Texas 07/09/12 Grapevine, Tarrant County: Mosquitoes carrying the WNV have been confirmed in two parts of the city. Positive results were detected in mosquitoes caught in the Lakeview Drive/Kimball Road area of north Grapevine and in the WT Parr and Hall-Johnson roads area in the south. – See http://www.star-telegram.com/2012/07/09/4087657/mosquitoes-with-west-nile-found.html
Oregon 07/09/12 Corvallis, Benton County: by Lynne Terry – A bat that bit an unvaccinated dog on Friday has tested positive for rabies. The dog found a large brown bat flopping around in thick vegetation and the owner managed to get the bat out of the dog’s mouth without being bitten herself. – See http://www.oregonlive.com/pacific-northwest-news/index.ssf/2012/07/rabid_bat_bites_unvaccinated_d.html
Texas 07/09/12 austintexas.gov: News Release – The Austin/Travis County Health and Human Services Department is working to identify an adult female who came in contact with a bat that has tested positive for rabies. The incident occurred on July 3, 2012 around 10:15 p.m. under the Congress Street Bridge at Lady Bird Lake. The female was reported to be wearing flip flops and an observer noted the bat came in contact with the woman’s feet. Signs were posted in and around that location on Friday, July 6 when lab results became available however; no calls have been received at this time by the city’s health department. If anyone has information, please contact our office at 512-972-5555. – See http://www.austintexas.gov/news/possible-human-exposure-rabies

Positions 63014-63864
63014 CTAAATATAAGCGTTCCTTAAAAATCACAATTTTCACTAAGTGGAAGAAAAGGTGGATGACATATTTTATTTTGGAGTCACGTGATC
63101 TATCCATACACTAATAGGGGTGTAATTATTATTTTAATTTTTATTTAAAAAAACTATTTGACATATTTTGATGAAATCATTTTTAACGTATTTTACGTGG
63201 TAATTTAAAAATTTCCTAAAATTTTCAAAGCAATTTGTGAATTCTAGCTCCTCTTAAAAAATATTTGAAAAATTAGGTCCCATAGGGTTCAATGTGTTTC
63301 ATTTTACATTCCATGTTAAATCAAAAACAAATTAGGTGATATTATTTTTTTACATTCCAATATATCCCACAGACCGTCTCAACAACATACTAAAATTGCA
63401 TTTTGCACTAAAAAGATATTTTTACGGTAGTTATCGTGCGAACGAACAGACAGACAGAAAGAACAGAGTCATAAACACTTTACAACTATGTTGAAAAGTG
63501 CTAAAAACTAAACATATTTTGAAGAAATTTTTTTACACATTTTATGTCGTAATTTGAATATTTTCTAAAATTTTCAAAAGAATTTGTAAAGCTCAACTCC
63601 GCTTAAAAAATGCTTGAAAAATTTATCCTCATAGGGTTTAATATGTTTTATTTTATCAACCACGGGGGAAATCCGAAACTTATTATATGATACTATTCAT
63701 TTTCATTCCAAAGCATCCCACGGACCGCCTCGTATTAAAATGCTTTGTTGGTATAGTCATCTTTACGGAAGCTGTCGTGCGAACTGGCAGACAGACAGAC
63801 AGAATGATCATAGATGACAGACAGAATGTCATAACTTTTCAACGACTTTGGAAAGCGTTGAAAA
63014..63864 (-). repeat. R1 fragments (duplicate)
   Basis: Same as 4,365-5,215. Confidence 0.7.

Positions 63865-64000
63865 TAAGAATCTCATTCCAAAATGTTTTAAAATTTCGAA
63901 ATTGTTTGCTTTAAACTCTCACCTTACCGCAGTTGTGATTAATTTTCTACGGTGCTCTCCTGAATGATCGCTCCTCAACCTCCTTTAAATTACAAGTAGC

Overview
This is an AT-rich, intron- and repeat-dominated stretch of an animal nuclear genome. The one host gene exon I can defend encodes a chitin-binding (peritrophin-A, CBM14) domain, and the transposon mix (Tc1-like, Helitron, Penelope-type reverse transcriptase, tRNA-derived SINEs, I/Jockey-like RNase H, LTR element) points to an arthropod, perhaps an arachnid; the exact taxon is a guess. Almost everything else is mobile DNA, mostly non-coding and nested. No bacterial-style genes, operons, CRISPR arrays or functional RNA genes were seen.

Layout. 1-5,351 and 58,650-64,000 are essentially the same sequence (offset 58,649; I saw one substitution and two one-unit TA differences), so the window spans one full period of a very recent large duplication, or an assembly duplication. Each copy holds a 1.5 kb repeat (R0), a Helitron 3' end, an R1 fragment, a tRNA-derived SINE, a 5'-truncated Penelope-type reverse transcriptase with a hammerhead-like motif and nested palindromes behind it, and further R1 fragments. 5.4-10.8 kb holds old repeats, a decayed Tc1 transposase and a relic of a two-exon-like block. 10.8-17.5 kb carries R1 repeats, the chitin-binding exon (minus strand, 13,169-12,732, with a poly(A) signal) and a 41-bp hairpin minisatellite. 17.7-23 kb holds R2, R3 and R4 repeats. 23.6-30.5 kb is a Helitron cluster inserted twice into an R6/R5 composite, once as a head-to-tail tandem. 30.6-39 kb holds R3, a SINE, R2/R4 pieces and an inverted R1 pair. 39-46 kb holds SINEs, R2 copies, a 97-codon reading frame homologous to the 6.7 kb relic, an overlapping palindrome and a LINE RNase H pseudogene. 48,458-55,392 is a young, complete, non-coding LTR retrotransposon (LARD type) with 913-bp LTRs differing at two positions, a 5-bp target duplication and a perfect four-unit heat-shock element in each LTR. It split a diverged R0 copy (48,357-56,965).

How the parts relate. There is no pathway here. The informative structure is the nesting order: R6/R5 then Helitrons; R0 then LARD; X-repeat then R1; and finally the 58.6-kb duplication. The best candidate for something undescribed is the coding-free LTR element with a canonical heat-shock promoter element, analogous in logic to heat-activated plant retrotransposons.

Virginia 07/09/12 Pittsylvania County: A raccoon in the Hodnett’s Road area east of Gretna and a fox in the Rover Ridge area of Danville have become the most recent confirmed cases of rabies in the Dan River Region, according to a news release from the Virginia Health Department. – See http://www2.godanriver.com/news/2012/jul/09/two-more-confirmed-cases-rabies-pittsylvania-count-ar-2044257/
Published June 22, 2012/ 61(24); ND-325-ND-338
Anaplasmosis . . . 3 . . . Maine, New York, Tennessee,
Ehrlichiosis . . . 9 . . . Arkansas, Ohio, Tennessee (2), Virginia (5),
Giardiasis . . . 64 . . . Alabama, Alaska, Arkansas (3), Florida (14), Maine (3), Maryland (5), Montana, Nevada (3), New Mexico, New York (5), Ohio (7), Oregon, Pennsylvania (5), South Carolina (3), Utah (2), Vermont, (2), Virginia (2), Washington (5),
HME/HGE Undetermined . . . 1 . . . Indiana,
Lyme Disease . . . 160. . . Connecticut, Florida, Maryland (24), Nebraska, New Jersey (2), New York (44), Ohio, Pennsylvania (61), Tennessee, Vermont (4), Virginia (18), Washington (2),
Rabies (Animal) . . . 25. . . New York (6), Ohio (2), Texas (17),
Spotted Fever including Rocky Mountain Spotted Fever (Confirmed) . . . 2. . . Georgia, Virginia,
Spotted Fever including Rocky Mountain Spotted Fever (Probable) . . . 104 . . . Alabama (5), Arkansas (9), Florida, Indiana (2), Missouri, North Carolina (49), Tennessee (21), Texas, Virginia (15),
West Nile Virus (Neuroinvasive) . . . 1 . . . Texas,
West Nile Virus (Nonneuroinvasive)… 1 … California.